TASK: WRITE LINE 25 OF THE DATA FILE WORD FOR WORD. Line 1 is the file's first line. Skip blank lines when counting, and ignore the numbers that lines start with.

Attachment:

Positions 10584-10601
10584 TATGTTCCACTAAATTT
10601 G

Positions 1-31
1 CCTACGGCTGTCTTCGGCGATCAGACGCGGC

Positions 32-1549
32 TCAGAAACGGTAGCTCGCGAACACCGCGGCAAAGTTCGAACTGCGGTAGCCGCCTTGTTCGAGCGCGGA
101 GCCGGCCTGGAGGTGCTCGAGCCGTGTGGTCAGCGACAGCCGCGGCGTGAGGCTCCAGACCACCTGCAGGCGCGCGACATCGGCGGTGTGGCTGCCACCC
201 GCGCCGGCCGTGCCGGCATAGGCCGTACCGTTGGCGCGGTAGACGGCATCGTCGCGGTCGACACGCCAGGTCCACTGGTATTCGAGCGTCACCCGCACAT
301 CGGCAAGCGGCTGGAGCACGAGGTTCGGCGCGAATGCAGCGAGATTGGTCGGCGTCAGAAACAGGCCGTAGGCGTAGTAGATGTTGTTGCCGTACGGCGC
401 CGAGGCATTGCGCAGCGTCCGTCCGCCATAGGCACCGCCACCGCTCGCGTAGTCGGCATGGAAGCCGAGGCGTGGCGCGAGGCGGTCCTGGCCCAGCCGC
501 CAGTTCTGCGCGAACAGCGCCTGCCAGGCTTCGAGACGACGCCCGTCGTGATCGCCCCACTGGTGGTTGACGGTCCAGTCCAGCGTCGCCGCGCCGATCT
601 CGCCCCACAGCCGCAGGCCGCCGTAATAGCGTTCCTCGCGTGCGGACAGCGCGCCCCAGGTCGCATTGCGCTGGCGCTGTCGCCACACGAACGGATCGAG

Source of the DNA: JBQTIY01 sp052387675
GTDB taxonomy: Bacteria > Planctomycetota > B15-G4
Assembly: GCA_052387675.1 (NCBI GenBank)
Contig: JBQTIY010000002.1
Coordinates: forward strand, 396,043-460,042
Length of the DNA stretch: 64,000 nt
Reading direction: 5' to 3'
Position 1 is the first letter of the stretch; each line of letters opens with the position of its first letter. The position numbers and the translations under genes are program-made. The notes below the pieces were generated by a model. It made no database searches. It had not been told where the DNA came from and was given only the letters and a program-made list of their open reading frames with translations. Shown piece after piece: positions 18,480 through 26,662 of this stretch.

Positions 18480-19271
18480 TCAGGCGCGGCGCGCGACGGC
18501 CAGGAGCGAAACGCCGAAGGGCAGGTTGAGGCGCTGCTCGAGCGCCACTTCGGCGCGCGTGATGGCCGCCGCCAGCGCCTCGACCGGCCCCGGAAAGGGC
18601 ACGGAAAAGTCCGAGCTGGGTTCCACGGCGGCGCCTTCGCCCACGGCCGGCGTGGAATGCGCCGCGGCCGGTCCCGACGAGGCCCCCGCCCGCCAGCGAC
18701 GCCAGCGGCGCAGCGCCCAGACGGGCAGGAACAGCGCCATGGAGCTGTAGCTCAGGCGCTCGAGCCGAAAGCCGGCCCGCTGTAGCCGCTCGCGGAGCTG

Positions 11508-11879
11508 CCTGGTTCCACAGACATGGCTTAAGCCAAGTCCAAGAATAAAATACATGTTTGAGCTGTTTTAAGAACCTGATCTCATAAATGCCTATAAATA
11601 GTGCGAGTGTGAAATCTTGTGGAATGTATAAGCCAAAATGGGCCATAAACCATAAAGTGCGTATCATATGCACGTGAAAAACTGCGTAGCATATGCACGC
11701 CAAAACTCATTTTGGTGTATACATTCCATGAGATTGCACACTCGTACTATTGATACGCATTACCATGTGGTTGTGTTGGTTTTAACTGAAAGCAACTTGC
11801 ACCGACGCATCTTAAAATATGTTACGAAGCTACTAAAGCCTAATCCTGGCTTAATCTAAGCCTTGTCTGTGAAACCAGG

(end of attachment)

18601 ACGGAAAAGTCCGAGCTGGGTTCCACGGCGGCGCCTTCGCCCACGGCCGGCGTGGAATGCGCCGCGGCCGGTCCCGACGAGGCCCCCGCCCGCCAGCGAC